I never thought I would ask that question. But I’m getting close. I’m a grouchy feminist, and I’m not sorry. You can be a great artist and have no interest in women, but I don’t have to revere you anymore if that’s your deal.
The last Coen film I saw in theaters was Inside Llewyn Davis in 2013, and I absolutely loved it. I even felt indignant on its behalf when it got mostly ignored at awards season. I haven’t seen every movie the Coens have ever made, but ever since experiencing No Country For Old Men on the big screen, I’ve been fairly well in the bag for these guys. Anything they make, I’ll see it. So when The Ballad of Buster Scruggs came out on Netflix not too long ago, my husband and I sat down to watch it, as I knew we eventually would. It’s not exactly a conventional feature film; it’s a “feature-length omnibus” consisting of six vignettes, all dealing in some way with the trope of the American frontier. It’s at times violent, often funny in that bleak Coen way, and occasionally thoughtful and deep. Racist on one or two occasions, too, but in a way that’s probably meant to be honest to the era. It features plenty of trademark Coen-Brothers dialogue and even more plenty of grizzled old white men. Including my old buddy James Franco, who gets artificially grizzled for his bank-robber role. As Sarah Aswell writes for Forbes, “the Western story arc is delightfully scrambled, and characters are given the depth, reflection, and thoughtfulness that they lacked in the black-and-white shoot-em-ups. Or–at least the white male characters are.”
Two women make the official cast list of Buster Scruggs: Zoe Kazan and Tyne Daly (there are a handful of female extras here and there, but none with more than one line to speak). Kazan actually saved the movie for me; I was just about ready to turn it off before she appeared in the penultimate vignette, “The Gal Who Got Rattled.” Tyne Daly, then, delivers one of the best performances via almost exclusively face-acting that I have ever witnessed in “The Mortal Remains.” The two of them allowed me to finish the film feeling…mixed but not entirely hopeless. Later on, though, I couldn’t shake the deep disappointment. It wasn’t just Buster Scruggs; it was the realization that the Coens have never been that interested in women’s stories. The occasional woman in a man’s story, sure. As Aswell rightly points out, “[the Coens] have also brought a parade of strong and interesting female characters to the big screen during their careers, Mattie Ross in True Grit, Penny Wharvey-McGill in Oh Brother, Carla Jean Moss in No Country For Old Men, and Katie Cox in Burn After Reading. Most notably, Maude Lebowski is unforgettable in The Big Lebowski and Marge Gunderson in Fargo is simply one of the best movie characters in history.” But does any of those women speak to another woman in any of those films? I mean, I hate to trot out the Bechdel test, but it’s not hard to pass (too easy to pass, many people say) and I don’t know that the Coens have ever passed it.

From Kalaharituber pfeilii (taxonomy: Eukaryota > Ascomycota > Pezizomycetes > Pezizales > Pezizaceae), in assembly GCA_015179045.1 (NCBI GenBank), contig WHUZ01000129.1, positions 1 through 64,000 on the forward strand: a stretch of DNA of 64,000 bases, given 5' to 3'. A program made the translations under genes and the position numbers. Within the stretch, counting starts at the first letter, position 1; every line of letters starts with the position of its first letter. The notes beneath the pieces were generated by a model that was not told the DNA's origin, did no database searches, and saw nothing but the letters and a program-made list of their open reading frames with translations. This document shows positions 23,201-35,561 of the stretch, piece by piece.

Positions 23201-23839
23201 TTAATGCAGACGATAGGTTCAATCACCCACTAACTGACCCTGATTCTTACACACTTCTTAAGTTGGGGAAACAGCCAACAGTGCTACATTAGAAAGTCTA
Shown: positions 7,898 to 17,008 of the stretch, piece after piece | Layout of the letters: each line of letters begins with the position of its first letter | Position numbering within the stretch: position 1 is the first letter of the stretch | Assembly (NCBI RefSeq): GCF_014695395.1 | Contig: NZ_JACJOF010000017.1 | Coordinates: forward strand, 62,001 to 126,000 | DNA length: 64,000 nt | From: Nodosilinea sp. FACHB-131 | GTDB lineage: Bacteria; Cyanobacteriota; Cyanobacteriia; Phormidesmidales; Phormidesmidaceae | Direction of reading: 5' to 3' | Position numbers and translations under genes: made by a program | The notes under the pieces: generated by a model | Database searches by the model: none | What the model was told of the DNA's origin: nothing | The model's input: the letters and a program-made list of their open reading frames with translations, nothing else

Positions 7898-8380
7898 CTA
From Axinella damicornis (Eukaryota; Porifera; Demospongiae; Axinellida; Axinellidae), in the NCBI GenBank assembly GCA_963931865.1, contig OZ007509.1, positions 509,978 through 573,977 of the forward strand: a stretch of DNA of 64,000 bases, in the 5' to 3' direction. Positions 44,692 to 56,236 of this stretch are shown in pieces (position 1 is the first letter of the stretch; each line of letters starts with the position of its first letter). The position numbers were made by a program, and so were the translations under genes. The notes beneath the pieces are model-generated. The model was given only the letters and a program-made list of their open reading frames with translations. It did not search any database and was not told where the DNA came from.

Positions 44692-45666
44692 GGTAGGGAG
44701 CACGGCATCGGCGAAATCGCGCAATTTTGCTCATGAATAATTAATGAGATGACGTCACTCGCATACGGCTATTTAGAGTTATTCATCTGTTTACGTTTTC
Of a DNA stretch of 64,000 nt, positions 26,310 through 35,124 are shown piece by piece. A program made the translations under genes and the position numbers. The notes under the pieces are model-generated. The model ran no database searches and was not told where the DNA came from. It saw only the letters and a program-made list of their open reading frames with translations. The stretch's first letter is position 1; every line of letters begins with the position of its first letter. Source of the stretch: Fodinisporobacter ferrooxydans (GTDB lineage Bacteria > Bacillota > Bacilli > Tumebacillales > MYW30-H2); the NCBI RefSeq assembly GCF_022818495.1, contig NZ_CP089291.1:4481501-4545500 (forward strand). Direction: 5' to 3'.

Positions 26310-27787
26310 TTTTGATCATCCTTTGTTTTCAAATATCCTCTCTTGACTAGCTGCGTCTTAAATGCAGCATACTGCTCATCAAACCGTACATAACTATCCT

I don’t need all art to be focused on women. That’s not what I’m trying to say here. Not everyone has to be interested in telling women’s stories, and if anyone has earned the right to do whatever the fuck they want, it’s probably Ethan and Joel Coen, whose very words I quoted at the end of my Dante translation rant the other day. But that’s kind of it, right there - they can do whatever they want. They have a following, they have an audience, they have respect, and they have anyone and everyone throwing money at them for weird projects like Buster Scruggs, just because of who they are and what they’ve built. Netflix keeps its financials fairly well buttoned up, but the film’s stunning visuals can’t have come cheaply, especially given the extensive wagon-train shots in “The Gal Who Got Rattled.” I wish the Coens wanted to work from their elevated position to make something, anything, featuring women - not a woman - whose role extends beyond their participation in a male-driven story. They don’t have to, of course. I just wish they wanted to. As it is, though, I am starting to look back on decades of great work that they’ve done as a long, slow, and never-ending demonstration that they don’t.
David Simon, since making The Wire, can do pretty much anything he wants, and he has chosen to make The Deuce, which as I have argued, cares far more about its women than its men. And he’s not doing it out of altruism or because he feels like he should; he’s doing it because that story is interesting to him. He wants to depict that world, and the characters he has created are compelling and important to him. This grouchy feminist could use more excellent media that genuinely wants these same things.